Just before my turn to speak at a parole hearing last week, a story came to me; a story I hoped might convey what I wanted to say. So, after telling the parole board after my meeting’s Wednesday night sharing circle, I concluded by saying something like this:
“One of the founders of our circle, OG*, often comes late. He does construction so it’s hard for him to get to the sharing circle, which begins at 7:00, until it has already started. So, because he’s so important to our community, we always put out an extra chair. Now, you might say “That’s OG’s seat.” You might say “That’s Elijah’s chair.” Or you might say that every week, our circle is saving the space for redemption, for transformation.”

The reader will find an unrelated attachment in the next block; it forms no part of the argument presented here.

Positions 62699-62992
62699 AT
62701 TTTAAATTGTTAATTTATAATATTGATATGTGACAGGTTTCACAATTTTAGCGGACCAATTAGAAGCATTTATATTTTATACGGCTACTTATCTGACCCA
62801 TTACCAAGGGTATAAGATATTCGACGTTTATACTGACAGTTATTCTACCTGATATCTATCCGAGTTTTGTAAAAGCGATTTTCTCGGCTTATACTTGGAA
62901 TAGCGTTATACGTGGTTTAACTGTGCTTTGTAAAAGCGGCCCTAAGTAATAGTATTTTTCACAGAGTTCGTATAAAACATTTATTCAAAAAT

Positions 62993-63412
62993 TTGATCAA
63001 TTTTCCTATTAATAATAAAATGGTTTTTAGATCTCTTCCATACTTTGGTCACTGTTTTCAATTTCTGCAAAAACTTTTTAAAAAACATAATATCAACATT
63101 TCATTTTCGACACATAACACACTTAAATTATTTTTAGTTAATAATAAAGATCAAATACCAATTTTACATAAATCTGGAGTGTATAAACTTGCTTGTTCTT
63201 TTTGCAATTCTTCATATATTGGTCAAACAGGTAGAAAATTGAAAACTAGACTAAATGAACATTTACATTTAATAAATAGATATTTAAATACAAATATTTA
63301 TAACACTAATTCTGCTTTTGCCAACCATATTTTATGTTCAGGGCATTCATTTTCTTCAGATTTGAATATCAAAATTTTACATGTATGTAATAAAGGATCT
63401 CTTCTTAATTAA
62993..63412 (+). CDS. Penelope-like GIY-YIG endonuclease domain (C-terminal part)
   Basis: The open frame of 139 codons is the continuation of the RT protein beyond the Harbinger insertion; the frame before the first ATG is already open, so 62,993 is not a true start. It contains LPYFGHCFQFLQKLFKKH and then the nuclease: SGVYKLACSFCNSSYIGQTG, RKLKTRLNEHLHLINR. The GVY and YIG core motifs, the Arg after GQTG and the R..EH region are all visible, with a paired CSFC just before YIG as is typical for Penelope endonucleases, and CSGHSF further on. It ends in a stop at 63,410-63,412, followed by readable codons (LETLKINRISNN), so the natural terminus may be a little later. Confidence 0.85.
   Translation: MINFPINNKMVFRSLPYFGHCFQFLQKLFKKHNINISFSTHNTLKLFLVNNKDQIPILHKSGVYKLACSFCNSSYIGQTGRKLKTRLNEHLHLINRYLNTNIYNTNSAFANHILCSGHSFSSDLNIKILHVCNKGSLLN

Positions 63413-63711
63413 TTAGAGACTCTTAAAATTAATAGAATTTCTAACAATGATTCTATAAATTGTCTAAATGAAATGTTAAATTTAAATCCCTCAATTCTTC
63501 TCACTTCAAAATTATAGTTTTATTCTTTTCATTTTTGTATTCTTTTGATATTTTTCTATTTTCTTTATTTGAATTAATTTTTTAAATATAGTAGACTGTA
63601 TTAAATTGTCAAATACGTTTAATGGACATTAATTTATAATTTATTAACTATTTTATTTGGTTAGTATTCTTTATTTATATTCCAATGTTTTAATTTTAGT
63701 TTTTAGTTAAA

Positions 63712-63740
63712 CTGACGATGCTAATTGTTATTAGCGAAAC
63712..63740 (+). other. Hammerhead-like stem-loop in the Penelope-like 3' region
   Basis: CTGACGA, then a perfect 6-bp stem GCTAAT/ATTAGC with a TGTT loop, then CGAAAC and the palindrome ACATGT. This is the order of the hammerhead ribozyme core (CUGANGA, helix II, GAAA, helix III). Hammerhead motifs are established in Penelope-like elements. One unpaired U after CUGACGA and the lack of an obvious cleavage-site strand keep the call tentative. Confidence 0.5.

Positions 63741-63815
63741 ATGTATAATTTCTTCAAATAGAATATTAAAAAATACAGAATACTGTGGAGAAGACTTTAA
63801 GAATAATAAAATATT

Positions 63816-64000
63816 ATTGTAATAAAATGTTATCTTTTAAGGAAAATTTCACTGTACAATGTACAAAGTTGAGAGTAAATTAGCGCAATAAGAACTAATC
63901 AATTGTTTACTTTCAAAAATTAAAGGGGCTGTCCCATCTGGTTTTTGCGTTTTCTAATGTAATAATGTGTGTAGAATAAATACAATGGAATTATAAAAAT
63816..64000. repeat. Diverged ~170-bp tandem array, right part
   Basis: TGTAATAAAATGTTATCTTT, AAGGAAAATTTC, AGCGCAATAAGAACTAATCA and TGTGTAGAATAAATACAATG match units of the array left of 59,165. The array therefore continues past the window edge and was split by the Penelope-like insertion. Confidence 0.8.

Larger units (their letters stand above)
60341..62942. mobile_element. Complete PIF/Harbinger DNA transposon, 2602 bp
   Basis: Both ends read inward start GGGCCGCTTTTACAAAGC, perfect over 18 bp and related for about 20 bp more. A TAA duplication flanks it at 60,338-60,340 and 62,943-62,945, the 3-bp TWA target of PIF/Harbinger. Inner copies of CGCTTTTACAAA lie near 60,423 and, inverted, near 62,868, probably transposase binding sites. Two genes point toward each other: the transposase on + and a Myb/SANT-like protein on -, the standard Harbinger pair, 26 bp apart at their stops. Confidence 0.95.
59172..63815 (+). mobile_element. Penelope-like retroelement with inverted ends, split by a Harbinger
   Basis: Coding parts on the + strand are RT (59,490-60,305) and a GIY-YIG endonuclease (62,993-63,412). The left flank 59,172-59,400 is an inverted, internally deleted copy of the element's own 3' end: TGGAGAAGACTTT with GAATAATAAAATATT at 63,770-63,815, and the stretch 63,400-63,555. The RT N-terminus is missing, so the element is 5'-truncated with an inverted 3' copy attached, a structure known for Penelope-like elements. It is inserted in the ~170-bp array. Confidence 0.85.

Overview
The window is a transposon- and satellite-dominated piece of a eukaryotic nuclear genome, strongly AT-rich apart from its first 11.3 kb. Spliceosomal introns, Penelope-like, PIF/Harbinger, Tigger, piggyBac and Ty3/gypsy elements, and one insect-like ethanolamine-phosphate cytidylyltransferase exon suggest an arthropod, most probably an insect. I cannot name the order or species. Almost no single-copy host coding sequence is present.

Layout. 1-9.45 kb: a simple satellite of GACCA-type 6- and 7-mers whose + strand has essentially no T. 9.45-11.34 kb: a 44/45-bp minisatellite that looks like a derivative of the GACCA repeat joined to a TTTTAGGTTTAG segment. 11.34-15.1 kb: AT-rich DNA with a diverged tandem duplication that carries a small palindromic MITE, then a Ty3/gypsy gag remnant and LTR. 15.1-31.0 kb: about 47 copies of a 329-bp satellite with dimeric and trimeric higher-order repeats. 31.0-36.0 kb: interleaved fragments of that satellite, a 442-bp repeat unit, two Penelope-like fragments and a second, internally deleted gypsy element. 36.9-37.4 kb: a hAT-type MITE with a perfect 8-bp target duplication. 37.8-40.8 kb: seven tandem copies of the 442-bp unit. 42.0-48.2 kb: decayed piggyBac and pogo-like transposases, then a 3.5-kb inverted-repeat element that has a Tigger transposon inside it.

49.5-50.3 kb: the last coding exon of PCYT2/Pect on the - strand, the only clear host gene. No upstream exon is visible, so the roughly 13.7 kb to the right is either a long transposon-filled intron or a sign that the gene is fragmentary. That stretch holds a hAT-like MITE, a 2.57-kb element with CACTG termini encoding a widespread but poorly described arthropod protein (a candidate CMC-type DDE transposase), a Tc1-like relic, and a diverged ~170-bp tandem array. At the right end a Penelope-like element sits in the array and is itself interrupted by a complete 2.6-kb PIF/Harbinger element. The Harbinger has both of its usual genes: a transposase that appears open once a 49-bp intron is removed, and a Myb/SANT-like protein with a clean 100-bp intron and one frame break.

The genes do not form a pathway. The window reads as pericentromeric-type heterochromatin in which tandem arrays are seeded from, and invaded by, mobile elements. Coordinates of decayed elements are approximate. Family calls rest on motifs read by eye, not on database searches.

Honestly? From where I sat, only one bit of all that verbiage resonated: That OG did construction! I could see the parole board take that (seemingly minor) detail in. Nod their heads. “Ah, yes,” those nods seemed to say. “Returning citizens do construction. That’s how the world works.” And, those nods also seemed to say, “This white-haired Quaker is connected to people like OG. Who is real. So this circle she’s describing seems to be real. And an actual possibility for X, if we decide to grant him parole. Oh.”
So, no, those precious words, redemption, transformation? They didn’t carry the water. A seemingly insignificant detail did. Oh.
Whatever works, right?
*Not his real initials. But OG kinda works.